Just this past week I had a major decision to make, but I needed the support of a few others to make it happen. I knew I had the support, that they would ultimately agree with me, but I didn’t know when they’d be willing to move ahead on the matter. Would it happen this month or next? Next month would be a nuisance, but the end result would be exactly the same. Instead of being assured the right thing would happen, I began to worry about the details and let that worry become my focus. When we sat down to make our decision, however, even though there were differences of opinion, everyone agree to settle the matter sooner, rather than later, and all that time I spent ‘considering contingencies’ was just time I robbed myself of for no reason at all.

Saturday, December 03, 2011

Understanding Scripture

This last month I’ve been trying to make at least one blog post a week and last week’s was certainly a success, prompting an ongoing discussion with someone calling himself SLP2. For this week’s post I want to pick up on an element of that discussion, the Bible in translation. How far can a person’s understanding of scripture go if you don’t know the original languages?

This question arose because of a complaint I made regarding something I admit I am having less and less patience with: attempts to explain away troublesome verses--scriptures that don’t gel with a doctrinal point--by appealing to the original Greek. The implication being, if only you knew the original text like I do, you’d have to agree. It’s all perfectly clear there. (And please note: none of this is meant as a swipe at SLP2. I am addressing an attitude and approach I’ve seen many times and I encourage you to read his posts.) Now, I don’t speak Greek, but I’ve taken a couple of courses over the years and my Greek (or, rather, my complete lack of Greek) puts me on par with most of the people I hear this from. They’ve taken some Greek in school, they own a lexicon, and they’ve learned to parrot arguments they have heard from others.

An example. On the day of Pentecost, following the death, burial, and resurrection of Jesus, the Holy Spirit was poured out and the Church born. The sound of the disciples worshipping in tongues drew the attention of a large crowd and Peter stood up and preached to them that Jesus was the Christ. The crowd responded by asking what they should do.

And Peter said to them, "Repent and be baptized every one of you in the name of Jesus Christ for the forgiveness of your sins, and you will receive the gift of the Holy Spirit. For the promise is for you and for your children and for all who are far off, everyone whom the Lord our God calls to himself."
Acts 2:38-39
Now I’ve blogged on baptism before and, while most churches have in some way integrated into their understanding of God’s salvation plan, there are many in the Evangelical community who steadfastly refuse to. They try to explain away this clear instruction in these verses by arguing that, in the Greek the word ‘repent’ and the word ‘your’ in ‘your sins’ are both plural and therefor the forgiveness must only relate to repentance. The fact that he said ‘repent and be baptized every one of you’ is completely glossed over.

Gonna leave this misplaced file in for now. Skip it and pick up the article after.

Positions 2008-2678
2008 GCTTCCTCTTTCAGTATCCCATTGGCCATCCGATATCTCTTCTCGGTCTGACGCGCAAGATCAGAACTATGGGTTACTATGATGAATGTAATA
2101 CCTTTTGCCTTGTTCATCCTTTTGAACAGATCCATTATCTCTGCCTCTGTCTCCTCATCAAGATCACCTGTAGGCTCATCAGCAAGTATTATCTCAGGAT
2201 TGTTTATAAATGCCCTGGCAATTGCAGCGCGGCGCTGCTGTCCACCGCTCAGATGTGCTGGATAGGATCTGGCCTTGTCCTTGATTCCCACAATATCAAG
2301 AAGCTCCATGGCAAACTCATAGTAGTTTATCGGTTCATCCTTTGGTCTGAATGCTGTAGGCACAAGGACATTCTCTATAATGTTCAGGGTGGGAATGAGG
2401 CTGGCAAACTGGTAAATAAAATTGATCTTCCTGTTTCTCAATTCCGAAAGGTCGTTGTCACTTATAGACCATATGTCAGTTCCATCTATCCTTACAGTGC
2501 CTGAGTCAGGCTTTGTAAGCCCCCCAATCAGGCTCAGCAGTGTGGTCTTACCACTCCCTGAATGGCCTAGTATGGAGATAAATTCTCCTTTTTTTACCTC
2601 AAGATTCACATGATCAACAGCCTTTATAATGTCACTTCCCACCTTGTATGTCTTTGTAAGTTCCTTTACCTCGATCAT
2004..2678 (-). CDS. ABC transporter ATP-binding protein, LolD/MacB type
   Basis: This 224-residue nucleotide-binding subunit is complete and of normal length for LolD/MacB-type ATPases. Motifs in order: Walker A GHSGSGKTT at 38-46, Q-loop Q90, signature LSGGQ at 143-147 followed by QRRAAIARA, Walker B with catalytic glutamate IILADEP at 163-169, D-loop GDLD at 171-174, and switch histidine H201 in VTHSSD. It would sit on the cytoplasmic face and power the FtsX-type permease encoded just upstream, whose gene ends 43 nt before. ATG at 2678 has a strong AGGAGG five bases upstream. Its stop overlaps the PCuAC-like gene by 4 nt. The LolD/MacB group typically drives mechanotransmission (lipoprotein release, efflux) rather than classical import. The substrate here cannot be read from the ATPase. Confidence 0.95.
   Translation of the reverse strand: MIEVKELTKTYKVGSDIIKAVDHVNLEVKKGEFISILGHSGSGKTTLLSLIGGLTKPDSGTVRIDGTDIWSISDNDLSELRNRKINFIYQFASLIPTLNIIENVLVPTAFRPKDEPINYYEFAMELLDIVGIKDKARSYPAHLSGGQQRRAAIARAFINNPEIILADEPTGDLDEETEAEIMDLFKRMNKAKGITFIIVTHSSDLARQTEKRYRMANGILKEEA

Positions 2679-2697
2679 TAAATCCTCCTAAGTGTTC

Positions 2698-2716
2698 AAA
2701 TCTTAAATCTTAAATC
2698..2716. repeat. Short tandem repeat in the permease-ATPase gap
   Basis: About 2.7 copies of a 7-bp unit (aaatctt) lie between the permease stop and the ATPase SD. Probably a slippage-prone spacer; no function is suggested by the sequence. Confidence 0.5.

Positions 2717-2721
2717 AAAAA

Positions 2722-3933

But the issue goes beyond trying to win an argument through pedantry. First, it is promoting a poor understanding of translation. Word for word translation between languages, even closely related ones, is often all but impossible, but that does not mean that faithful and accurate translations are impossible. On the contrary, if you have a skilled translator, someone with knowledge of the culture and language, there is no reason to believe that a trustworthy translation is beyond reach.
A second, and a more serious problem, involves a foundational principle of the Reformation: Sola Scriptura, ‘by scripture alone.’ This is the understanding that the Bible contains within it all we need to know God and to become saved, that every article of our faith should have a foundation in scripture, and that the truth revealed in scripture is available for everyone honestly seeking God. This is why Protestants promote Bible reading, have translated the Bible into so many languages, and have worked to make the Bible the most widely disseminated book in human history. This doesn’t mean understanding is always going to come easily or effortlessly. Peter warned us of the dangers of wresting the scripture to our own destruction (2 Peter 3:16), but we also have the example of the church in Berea, who searched the scriptures daily to confirm the teachings of Paul (Acts 17:11). The idea that the truth is truly available only to those who can read the Bible in its original languages makes a mockery of this principle. One of the inspirations for sola scriptura in the first place was to take the Bible out of the hands of the clergy and give it to all. Going back and looking at the original languages and cultures of the Bible can provide us was important insights, but if the only way you can defend a teaching is by hauling out your lexicon perhaps the teaching needs to be reconsidered.

Friday, November 25, 2011

Going To Hell?

As the Evangelical churches continue to follow in the path of their Mainstream brethren, they are starting to question the existence of Hell. Is it real? Does the Bible really teach that? Can I and my loved ones be saved when our lives are indistinguishable from those around us?